Conditions and diseases
Symptoms and causesSymptoms and causes
What is it?
The stomach secretes acid and digestive enzymes that help with the digestion of the food. The food and gastric juices are kneaded into a mash and then gradually pushed further into the small intestine.
An ulcer is an interruption or opening (of varying depth and size) in the wall of the stomach or duodenum.
Stomach ulcers are caused by an infection. Sometimes, ulcers are caused by medication (anti-inflammatory drugs or NSAID of which aspirin is the oldest and best known).
Symptoms and complaints
- Gnawing pain in the abdominal area
- Pain for several days and weeks
- Pain decreases with a light meal
- Pain increases two to three hours after meals and possibly at night
- Other symptoms include emaciation, loss of appetite, swollen stomach, nausea and vomiting.
Malignant stomach and pancreas tumours can mimic the symptoms of a peptic ulcer
Warning symptoms include:
- Severe, sudden, persistent pain (such as a knife stab)
- Red blood or coffee ground vomit
- Black or red stool
- Gastric perforation (the ulcer drills a hole in the stomach wall)
- Stomach haemorrhage (the ulcer attacks a blood vessel)
- Stomach obstruction (the ulcer shuts off the stomach exit)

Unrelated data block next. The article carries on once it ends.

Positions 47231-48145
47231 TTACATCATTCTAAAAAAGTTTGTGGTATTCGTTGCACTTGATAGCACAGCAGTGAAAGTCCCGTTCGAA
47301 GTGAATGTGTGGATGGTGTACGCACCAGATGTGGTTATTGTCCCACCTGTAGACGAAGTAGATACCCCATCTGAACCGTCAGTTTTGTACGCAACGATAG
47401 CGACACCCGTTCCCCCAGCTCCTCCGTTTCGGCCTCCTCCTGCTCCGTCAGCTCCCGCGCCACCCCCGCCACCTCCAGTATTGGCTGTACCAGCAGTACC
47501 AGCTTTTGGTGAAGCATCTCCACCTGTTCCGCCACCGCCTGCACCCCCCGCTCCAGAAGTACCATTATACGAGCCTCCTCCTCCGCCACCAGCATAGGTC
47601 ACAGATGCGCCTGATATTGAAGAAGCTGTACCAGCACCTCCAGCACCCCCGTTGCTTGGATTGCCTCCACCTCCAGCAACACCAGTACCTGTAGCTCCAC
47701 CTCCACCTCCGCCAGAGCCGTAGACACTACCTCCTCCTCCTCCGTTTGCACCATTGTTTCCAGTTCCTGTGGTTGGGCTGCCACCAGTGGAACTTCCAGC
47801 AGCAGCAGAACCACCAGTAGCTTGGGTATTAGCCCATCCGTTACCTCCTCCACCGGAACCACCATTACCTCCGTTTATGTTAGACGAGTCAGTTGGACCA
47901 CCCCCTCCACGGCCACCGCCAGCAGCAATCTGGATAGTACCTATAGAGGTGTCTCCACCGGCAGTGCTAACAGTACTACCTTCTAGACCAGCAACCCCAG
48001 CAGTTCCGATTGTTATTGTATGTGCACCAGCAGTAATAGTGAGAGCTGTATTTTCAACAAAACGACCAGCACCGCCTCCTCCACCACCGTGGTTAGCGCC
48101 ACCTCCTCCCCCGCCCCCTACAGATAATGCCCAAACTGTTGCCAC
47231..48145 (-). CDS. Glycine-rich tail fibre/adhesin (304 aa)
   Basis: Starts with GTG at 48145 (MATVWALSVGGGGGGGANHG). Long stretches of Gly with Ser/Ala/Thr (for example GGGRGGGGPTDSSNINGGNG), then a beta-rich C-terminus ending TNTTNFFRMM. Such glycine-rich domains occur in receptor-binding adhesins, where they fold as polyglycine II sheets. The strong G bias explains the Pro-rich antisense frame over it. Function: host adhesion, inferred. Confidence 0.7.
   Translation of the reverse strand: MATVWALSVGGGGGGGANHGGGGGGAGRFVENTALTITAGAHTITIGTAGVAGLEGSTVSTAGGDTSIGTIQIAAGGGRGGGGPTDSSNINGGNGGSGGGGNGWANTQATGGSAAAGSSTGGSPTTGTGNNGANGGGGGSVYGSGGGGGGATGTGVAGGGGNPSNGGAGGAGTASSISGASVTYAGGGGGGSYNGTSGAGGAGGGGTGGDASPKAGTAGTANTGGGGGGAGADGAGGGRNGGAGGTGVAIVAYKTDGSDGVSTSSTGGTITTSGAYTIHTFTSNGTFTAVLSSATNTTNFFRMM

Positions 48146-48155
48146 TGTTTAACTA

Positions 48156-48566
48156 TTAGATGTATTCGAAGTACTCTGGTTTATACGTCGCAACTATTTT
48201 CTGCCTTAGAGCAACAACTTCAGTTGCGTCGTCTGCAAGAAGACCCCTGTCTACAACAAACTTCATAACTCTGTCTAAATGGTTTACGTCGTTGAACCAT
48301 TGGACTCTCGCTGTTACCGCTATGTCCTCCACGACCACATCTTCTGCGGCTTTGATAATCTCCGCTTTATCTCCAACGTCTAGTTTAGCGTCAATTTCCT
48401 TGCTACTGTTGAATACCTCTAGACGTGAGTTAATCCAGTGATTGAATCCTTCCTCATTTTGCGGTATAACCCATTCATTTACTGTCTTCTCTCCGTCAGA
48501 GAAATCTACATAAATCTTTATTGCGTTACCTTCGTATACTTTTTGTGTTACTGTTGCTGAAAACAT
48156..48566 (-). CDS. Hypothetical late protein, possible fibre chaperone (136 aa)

Diagnosis and treatmentDiagnosis and treatment
A flexible hose, equipped with a video camera, is threaded through the mouth into the stomach during a gastroscopy. This examination is more accurate than radiology and also allows a biopsy to be taken to detect Helicobacter Pylori and confirm the benign nature of an ulcer. The Helicobacter infection can be detected by:
- The microscopic examination of a tissue fragment (i.e. a biopsy) taken during a gastroscopy.
- Performing a chemical test (rapid urease or HUT test) on a tissue fragment (biopsy) taken during a gastroscopy.
- Examination of a blood sample (serology). This test is only useful for epidemiological research. The test may remain abnormal even after effective treatment.
Treatment centres and specialisationsTreatment centres and specialisations
Latest publication date: 14/12/2022
Supervising author: Dr Vanderstraeten Erik